• Vol. 04
  • Chapter 11


Alberto Garduño, a Mexican artist, died in 1948. Compañero in the monumental glorification of the civil war that tore through Mexico earlier that same century, Garduño rides a white stallion alongside others — Rivera, Orozco, Siqueiros — whose monuments stamp walls with symbols of collective ghosts, shared hauntings. His oil paintings hang in museums. The nation’s history, the artist’s canvas. The images stand witness on and in public buildings. In paint and brushstroke, they chant, “Viva la Revolución Mexicana.” Flash point for so many other revoluciones to come.

Setting: the iconic desert. A background drenched in chlorophyll. A vegetable palette with darkening borders. In shades of green, the human eye discerns hues more varied, diverse, nuanced, and abundant than in any other slice of the color spectrum — an adaptation with its own adaptability: an advantage for the hunter, a defence against predators. Green is the color of my true love’s eyes. Lorca’s green, a gypsy green, verde que te quiero verde. The sap runs over the greening world.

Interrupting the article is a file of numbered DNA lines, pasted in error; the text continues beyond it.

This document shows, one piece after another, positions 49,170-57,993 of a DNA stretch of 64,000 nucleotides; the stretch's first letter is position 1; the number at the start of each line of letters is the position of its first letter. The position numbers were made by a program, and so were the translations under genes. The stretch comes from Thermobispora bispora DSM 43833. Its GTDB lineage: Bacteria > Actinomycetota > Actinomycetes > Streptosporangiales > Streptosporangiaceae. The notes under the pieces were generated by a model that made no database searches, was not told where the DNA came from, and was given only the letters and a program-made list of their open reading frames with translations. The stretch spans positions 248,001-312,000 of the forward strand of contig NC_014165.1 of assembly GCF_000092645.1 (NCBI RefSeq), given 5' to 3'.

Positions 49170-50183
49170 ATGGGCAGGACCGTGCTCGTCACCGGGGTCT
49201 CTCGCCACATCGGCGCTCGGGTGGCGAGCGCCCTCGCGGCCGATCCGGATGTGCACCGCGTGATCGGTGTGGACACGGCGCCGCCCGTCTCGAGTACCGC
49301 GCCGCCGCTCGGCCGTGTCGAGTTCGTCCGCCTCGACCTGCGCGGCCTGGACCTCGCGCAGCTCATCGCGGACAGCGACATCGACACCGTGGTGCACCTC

Foreground, the sole figure of un muchacho sits bundled in arms and knees drawn close under a wide-brimmed woven hat that shields him from a too-harsh sun. His back to the green forest of nopales. Rural Mexico, los ranchos, el desierto, las montañas. Already, always nostalgic. The cactus blushes its reddening fruit, la tuna, the prickly pear, to shame the desert. In its sweet, seedy pulp, the blood-red fruit hoards summer rains from parched dusty earth. Garduño’s warrior sits, his back to a fibrous green wall that is la tierra for which, in which, which he fights. Is it a respite from battle or the defeat by betrayals or a moment captured in pigment of campesino life? The artist dips the figure in earth tones of umber, bares his eyes and toes, swaddles him in a blanket dyed bright crimson, a bursting wound that marks the target for a bullet fired many years ago.